It’s mid-November, and only one week left to the National Novel Writing Month, 50,000-word book-in-a-month challenge. While I’ve recused myself from the typing frenzy this year, I’ve been in your shoes. The month threatens to come to a close and you are still thousands of words behind schedule. Will you make it? It means a lot of midnight oil burning, and very frayed nerves. Why do we do it? Are we masochists? There is certainly no monetary prize at the 50,000-word red tape mark. Just a digital badge. But despite all odds, we want that little sticker badge on our NaNo page saying we were winners for this year.
But a challenge such as NaNo takes its toll. I don’t know about everyone else, but nearly every year right at the tail end of the month, I would end up with a bug very nearing the flu. It stopped me several years in a row from attaining NaNoWriMo winner status. After coming 42,000 words close to the finish mark, it’s not easy to give up. A better woman than I would push past the point of no return. But I knew my limits.
So, how can you avoid a similar NaNoWriMo Homestretch Backlash?
1) Avoid Coffee!
Okay, I just scared most of my NaNo readers, who have probably already surfed on to better Internet pastures. If you are still reading, then you are made of tough stuff. I applaud you. While coffee is nearly as essential a tool for most NaNo participants as a computer or paper and pen, it can do more harm than good in the long run.
Constant caffeine stimulation despite a tired body can kick the body into a state of high stress, or “fight or flight” mode. This means the body switches operating systems from the parasympathetic to the sympathetic nervous system to help the body deal with the perceived threat. Think about it: If you had a bear chasing you, wouldn’t you want only the essentials to help you to survive the encounter to be working for you? That’s what the sympathetic nervous system does. It siphons off energy for digestion, shuts down the salivary and lacrimal (tear duct) glands resulting in dry mouth and eyes, and dilates pupils, and decreases the bulging of one’s eye lenses, which prevents the eye from being able to adjust to up close vision, among other “shutdown” procedures. Being in a constant state of high stress also dramatically increases the risk for chronic high blood pressure, which can over time damage your arteries, heart, and brain, according to the Mayo Clinic.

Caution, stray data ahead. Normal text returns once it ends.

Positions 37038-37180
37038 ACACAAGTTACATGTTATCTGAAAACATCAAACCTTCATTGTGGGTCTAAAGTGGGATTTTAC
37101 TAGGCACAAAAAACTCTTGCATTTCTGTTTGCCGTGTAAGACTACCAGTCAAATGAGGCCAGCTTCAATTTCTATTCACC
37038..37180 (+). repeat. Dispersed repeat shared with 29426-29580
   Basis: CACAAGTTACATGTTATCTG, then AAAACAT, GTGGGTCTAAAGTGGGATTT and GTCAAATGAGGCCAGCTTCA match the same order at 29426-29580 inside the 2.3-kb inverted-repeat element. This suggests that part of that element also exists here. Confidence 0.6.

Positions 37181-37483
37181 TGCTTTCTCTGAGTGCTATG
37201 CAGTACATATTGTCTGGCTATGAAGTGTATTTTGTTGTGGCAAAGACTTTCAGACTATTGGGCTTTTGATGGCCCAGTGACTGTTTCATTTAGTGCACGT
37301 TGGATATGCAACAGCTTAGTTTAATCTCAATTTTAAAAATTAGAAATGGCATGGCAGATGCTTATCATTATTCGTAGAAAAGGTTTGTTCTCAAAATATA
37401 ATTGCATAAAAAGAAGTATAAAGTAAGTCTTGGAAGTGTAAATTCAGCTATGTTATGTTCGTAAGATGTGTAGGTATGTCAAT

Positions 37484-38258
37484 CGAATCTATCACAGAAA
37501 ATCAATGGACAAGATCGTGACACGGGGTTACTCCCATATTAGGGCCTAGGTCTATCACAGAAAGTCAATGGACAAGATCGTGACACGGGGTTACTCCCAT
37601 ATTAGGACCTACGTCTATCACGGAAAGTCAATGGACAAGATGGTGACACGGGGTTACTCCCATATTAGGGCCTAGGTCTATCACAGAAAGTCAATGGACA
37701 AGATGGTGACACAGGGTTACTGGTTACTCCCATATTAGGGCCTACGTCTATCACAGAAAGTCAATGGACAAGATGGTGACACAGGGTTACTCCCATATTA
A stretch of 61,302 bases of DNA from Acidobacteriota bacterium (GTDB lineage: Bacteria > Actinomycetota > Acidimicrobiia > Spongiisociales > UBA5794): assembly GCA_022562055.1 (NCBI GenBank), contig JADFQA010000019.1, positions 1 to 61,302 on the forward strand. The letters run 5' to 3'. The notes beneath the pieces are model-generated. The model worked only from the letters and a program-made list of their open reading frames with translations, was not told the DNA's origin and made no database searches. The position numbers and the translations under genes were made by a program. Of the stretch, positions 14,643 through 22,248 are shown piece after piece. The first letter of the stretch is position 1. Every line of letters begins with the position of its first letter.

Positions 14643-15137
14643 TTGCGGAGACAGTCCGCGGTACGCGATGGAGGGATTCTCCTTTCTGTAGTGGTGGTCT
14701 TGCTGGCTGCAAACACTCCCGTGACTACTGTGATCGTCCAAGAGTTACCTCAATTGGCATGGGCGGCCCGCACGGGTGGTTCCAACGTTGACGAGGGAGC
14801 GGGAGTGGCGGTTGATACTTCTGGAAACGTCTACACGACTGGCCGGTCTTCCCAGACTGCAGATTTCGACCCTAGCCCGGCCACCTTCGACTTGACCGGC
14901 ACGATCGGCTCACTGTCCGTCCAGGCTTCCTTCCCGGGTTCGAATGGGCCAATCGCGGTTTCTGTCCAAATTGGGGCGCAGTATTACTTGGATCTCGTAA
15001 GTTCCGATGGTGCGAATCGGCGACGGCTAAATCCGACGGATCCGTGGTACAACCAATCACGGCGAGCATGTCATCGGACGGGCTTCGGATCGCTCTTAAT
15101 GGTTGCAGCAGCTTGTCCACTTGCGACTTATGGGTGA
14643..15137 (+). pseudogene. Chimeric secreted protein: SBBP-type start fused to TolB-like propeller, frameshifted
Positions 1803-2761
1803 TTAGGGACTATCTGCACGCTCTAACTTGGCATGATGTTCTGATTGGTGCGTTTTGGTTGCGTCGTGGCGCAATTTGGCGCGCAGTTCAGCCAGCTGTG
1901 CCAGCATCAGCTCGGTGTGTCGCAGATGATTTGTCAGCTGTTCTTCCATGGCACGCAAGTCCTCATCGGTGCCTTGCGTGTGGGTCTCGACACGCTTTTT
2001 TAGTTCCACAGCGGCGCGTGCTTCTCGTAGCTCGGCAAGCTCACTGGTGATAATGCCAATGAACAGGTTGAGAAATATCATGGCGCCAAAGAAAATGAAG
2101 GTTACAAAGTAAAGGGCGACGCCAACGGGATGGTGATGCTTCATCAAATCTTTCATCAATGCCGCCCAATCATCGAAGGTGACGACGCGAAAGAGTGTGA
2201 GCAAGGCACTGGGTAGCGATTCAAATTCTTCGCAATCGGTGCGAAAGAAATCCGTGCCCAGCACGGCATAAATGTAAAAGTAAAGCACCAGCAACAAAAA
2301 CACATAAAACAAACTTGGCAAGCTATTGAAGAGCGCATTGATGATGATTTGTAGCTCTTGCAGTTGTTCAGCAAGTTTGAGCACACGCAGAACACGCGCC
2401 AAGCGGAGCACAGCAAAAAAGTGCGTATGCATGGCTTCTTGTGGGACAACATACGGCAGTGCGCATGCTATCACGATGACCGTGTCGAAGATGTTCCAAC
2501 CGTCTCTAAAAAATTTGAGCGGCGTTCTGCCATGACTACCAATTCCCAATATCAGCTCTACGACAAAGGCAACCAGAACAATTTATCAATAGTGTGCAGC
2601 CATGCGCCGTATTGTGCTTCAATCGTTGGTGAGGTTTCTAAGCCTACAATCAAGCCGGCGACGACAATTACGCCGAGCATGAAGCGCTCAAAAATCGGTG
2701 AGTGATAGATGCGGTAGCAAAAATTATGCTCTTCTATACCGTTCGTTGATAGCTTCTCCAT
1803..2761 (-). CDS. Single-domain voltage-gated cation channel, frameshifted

If you do insist on the occasional cup of joe, make sure to increase your intake of water – whether it’s from the tap or in the form of herbal tea. Coffee is a natural diuretic, which means that it quickly increases your urine output and can easily dehydrate you.
And a healthy diet is also extremely vital for health and the immune system when under stress. Eating healthier refers to consuming whole foods (anything that you recognize as food that came off of a plant or tree). And warm foods and herbal teas help to keep the body’s temperature at status quo during these cold months.